About Dan Smith

Dan Smith is a seasoned freelance writer, currently working as the SEO Specialist for digital media agency Zine.  With a strong focus on developing strategies that are based heavily on high quality content, Dan always has one eye on the customer experience and has a distinct (dis)ability of being unable to say no.


  1. Funny, isn’t it? Sometimes you just assume that your own standards are so obvious that they’re shared by everyone, and it can be a real surprise to find out they’re not. I recently got a cold email from someone asking me for work. They attached a portfolio and everything…and ended their email ‘Thanx’.

    I still can’t believe that somebody would ask a copywriter for writing work, and then not even use proper English in an email.

  2. Very intriguing post. I have one blog where I accept guest posts and I’m astounded at how many badly written introduction letters I get. I’m not as shocked anymore that so many of those people haven’t looked at my guest posting policy because more than 80% of them don’t follow even the simplest request I’ve given them. And then some of what I receive… I’ve made a rule that says if I have to make more than 3 edits I’m not touching it. And I don’t ask anyone to guest post; they all volunteer.

  3. Good luck, Dan. I have subcontracted to writers since 2007 and have worked with some amazing and talented writers. I’ve also worked with total duds, too! I’d suggest a few small projects with padded deadlines when you’re starting to work with someone new before you begin to trust. I’d also Google the writers, too. Beyond looking at the samples they provide to you, doing a search online to see what they’re about can be eye-opening! I also like to do an application test in my job posting to see if people can follow simple instructions. Oh… and Copyscape their first few projects, too, to make sure they’re not plagiarising! It takes a while to build trust and I’ve had some near misses where my using Copyscape has saved me from possibly losing a client.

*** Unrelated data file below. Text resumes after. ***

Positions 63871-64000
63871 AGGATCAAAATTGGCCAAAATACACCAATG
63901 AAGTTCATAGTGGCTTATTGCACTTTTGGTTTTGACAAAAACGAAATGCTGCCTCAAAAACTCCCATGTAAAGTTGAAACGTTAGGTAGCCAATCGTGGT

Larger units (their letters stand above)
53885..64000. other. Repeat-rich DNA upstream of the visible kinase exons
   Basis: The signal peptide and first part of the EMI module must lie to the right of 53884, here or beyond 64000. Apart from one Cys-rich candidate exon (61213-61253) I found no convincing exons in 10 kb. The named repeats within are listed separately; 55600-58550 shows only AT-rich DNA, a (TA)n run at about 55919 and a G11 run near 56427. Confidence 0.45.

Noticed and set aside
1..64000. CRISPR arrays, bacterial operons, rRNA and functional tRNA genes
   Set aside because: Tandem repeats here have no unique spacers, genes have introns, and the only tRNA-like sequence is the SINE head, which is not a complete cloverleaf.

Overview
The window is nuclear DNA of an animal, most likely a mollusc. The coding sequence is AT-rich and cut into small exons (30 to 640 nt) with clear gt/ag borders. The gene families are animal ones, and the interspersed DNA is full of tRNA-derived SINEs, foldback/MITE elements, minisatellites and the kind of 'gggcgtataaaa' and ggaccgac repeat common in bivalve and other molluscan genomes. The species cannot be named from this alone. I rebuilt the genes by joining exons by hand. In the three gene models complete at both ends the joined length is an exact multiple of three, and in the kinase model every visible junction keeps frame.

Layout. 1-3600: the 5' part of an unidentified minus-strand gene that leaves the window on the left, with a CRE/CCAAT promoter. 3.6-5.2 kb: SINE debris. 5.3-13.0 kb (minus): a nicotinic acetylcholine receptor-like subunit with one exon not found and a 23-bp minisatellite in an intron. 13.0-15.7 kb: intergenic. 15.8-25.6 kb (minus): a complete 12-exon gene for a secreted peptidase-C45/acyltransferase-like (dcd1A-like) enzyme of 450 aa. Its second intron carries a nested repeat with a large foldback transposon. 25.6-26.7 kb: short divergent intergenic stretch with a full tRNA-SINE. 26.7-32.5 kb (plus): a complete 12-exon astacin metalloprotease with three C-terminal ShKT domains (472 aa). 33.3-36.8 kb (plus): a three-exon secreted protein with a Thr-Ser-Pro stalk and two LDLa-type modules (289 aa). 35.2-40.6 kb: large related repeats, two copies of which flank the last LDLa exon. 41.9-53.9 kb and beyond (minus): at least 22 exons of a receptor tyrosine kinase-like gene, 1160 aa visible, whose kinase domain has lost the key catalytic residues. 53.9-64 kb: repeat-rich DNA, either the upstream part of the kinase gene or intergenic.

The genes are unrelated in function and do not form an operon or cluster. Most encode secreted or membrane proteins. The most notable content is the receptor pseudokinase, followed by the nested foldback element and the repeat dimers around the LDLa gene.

4. I’m in a similar position Dan. I know you know that, as you’ve written for a couple of my sites. For me the biggest thing I look for other than basic writing ability and subject matter knowledge is the writer’s ability to work independently.

    I hire people to help out because I simply don’t have the time to write all the content for all of my company’s Web properties. I have to handle the dev and marketing sides, I’m working on manuscripts, and I have my own client work to deal with. So I can’t hand-hold.

    I’ve been lucky. I’ve had a good team from the start. I can trust them to come up with relevant topics on their own and to get their posts saved on time for me to handle my end of things. That’s what I need most. I like giving people freedom and flexibility rather than having to be overly rigid and structured all the time. And so far it’s working out well.

    I’m a little more hands-on when I have my assistant write posts for some of my blogs, but she’s still new to this. So I’m hoping to instill good habits (like the SEO skills you mentioned) early on.

    Great topic Dan!

  5. I am taking an online blogging course in order to make my blog more attractive to aspiring writers and to let me learn all about the writing business, too.

    I have written two articles for a content mill, and tips that I have received from other writers claim that I should be able to churn out 3 articles per hour. Not yet for me! I agree that writers should only turn in a quality product, or not turn it in at all.